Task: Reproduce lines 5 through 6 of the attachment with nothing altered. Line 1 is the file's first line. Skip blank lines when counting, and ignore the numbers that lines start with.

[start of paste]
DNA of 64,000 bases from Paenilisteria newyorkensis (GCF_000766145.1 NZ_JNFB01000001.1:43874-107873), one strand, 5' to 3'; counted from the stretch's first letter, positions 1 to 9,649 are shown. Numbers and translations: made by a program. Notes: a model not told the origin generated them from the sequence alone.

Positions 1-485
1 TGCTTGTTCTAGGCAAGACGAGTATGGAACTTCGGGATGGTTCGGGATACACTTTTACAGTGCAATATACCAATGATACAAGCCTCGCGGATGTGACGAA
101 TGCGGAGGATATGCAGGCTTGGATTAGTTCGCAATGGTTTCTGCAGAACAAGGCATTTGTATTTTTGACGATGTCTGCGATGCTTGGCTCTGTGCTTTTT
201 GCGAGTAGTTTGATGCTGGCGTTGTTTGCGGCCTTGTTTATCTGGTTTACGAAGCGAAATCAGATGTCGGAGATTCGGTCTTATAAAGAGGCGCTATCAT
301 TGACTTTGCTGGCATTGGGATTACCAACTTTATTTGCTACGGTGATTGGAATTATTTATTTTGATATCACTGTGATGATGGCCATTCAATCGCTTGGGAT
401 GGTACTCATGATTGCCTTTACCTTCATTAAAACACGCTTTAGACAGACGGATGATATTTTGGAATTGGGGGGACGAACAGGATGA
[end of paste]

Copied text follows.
201 GCGAGTAGTTTGATGCTGGCGTTGTTTGCGGCCTTGTTTATCTGGTTTACGAAGCGAAATCAGATGTCGGAGATTCGGTCTTATAAAGAGGCGCTATCAT
301 TGACTTTGCTGGCATTGGGATTACCAACTTTATTTGCTACGGTGATTGGAATTATTTATTTTGATATCACTGTGATGATGGCCATTCAATCGCTTGGGAT